The Former Corpus Christi Basilica - Miles Platting

The former Corpus Christi Basilica on Varley Street in Miles Platting was once home to the Norbertines, a religious order founded by Father Norbert on Christmas Day in 1121.  The Norberts arrived in Manchester in 1889 and set up home at the Oldham Road Flint Glass Works on Varley Street.  They commissioned Ernest Gunson to design Corpus Christi that was constructed between 1905 and 1906.  Pevsner describes the building as, "Large, of red brick with pale sandstone dressings, in the Italian Romanesque style."  Inside it featured a, "Tunnel-vaulted aisle with a series of chapels in low arches." 

The image below is shown here with the permission of Mike Berrell.  It comes from the Churches of Britain & Ireland Website

An article on the BBC web site, dated April 27, 2007, was entitled "Basilica closes after 118 years".  It went on to say that, "A basilica in Manchester is to close because it will cost the religious order living there too much to repair. The Prior, Fr Hugh says the Corpus Christi Basilica in Miles Platting has been 'horrifically neglected' and will cost millions to renovate.  As a result, the nine priests and brothers from the Norbertine community are being forced to move. The order has lived in the area for 118 years  A final mass was held at the Varley Street basilica on Friday evening."  The Norberts first moved to St. Chad’s Church in the Cheetham area of Manchester (see below). The community transferred to Chelmsford in 2008.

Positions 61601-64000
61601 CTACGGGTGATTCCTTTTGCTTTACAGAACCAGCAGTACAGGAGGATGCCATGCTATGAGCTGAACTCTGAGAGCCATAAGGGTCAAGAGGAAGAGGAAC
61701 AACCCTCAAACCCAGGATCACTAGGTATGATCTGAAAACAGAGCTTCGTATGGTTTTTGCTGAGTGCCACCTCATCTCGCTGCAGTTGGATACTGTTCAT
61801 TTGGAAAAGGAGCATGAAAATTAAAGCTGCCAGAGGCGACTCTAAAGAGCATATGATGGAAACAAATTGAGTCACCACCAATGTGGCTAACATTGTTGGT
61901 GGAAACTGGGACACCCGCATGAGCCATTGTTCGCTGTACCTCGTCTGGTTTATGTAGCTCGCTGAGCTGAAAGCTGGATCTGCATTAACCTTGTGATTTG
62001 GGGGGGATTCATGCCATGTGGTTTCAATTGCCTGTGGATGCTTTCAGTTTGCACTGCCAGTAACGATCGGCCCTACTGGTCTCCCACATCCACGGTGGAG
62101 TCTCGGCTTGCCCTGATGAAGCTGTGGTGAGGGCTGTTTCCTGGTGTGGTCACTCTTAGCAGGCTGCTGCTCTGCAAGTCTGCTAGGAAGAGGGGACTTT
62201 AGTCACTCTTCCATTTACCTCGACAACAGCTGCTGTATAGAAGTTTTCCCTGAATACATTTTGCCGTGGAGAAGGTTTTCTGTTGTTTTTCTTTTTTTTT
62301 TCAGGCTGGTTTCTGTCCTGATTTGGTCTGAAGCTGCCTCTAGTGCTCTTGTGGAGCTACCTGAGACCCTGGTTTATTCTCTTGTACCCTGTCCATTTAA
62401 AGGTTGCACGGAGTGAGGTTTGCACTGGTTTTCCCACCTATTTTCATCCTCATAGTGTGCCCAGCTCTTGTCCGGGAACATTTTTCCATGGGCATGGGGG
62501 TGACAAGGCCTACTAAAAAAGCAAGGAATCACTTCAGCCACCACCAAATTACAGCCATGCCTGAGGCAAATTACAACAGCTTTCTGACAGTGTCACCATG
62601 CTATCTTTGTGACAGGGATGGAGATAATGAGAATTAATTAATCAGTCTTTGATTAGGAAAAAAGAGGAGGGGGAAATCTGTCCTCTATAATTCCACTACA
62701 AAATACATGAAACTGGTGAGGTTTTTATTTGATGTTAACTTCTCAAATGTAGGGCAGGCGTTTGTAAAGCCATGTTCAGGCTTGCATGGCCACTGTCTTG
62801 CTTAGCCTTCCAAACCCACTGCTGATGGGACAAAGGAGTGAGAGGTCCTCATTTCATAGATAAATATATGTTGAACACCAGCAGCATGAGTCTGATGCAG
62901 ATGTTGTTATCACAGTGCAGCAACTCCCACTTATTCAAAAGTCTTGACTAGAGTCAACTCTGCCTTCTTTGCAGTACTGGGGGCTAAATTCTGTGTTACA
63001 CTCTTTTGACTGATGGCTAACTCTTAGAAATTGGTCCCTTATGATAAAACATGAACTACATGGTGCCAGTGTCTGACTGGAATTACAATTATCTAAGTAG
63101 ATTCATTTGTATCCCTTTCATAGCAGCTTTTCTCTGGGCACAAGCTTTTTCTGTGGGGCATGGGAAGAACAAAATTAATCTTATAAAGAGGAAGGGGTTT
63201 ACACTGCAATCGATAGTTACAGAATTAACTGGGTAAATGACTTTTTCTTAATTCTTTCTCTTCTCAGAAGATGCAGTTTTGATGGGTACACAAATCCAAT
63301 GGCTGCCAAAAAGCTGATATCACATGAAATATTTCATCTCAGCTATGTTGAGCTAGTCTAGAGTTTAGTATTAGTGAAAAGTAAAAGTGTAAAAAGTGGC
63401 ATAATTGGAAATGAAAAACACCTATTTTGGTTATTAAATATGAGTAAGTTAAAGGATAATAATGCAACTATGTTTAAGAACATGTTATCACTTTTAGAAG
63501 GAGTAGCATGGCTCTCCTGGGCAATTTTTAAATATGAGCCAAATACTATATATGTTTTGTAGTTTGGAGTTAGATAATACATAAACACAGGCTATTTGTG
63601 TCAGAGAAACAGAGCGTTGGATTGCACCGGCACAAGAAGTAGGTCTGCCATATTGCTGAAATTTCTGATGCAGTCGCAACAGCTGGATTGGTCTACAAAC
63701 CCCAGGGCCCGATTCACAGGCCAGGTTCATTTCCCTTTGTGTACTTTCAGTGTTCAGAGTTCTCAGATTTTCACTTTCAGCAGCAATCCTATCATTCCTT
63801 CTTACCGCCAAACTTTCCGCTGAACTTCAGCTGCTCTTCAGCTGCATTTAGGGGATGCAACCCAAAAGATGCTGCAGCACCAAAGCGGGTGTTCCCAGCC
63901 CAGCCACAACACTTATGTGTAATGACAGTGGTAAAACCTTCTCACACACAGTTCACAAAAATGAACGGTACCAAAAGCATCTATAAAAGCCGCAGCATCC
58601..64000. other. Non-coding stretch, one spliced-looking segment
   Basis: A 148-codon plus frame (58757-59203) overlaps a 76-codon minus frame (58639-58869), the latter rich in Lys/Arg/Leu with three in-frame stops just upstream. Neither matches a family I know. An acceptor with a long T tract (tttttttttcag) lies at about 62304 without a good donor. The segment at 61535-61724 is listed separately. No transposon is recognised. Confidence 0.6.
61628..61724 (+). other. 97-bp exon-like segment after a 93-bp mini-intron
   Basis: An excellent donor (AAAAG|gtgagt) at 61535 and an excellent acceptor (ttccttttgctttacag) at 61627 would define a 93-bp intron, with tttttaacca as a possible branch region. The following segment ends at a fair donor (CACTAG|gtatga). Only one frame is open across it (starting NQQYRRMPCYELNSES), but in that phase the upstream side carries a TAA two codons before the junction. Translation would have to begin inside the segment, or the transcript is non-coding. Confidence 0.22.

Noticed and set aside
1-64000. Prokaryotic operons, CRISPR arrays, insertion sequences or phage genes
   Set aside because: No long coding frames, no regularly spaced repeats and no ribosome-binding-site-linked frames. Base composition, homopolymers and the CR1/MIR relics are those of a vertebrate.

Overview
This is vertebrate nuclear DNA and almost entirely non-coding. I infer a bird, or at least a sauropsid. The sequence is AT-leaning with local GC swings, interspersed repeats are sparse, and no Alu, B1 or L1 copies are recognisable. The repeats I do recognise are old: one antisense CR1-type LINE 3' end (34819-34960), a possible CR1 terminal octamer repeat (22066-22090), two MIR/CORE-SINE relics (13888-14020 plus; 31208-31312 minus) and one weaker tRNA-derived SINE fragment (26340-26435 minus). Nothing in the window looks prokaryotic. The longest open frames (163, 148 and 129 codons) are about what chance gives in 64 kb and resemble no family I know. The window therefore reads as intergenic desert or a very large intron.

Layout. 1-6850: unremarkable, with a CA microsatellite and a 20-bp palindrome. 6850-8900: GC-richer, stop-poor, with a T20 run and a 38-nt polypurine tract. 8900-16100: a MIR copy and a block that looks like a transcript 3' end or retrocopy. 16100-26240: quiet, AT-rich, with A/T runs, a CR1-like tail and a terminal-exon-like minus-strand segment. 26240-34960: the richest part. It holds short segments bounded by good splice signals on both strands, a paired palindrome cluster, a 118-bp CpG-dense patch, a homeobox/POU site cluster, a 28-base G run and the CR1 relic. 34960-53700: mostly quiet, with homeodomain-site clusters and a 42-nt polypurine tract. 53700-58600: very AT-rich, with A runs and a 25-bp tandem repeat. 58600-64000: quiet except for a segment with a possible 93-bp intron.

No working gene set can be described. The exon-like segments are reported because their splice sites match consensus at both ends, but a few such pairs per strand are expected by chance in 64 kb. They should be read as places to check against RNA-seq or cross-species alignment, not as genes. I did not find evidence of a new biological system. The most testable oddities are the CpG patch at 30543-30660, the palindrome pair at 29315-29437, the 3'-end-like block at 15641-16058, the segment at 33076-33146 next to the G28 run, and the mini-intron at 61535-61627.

After the Norberts left the building was boarded up and sat vacant.

The image above is shown with the permission of Mike Berrell

In March of 2011, when these images were taken, the building has signs on it for, "USMANIA".  USMANIA is a banqueting company that offers the former church as a unique venue for events such as wedding banquets.

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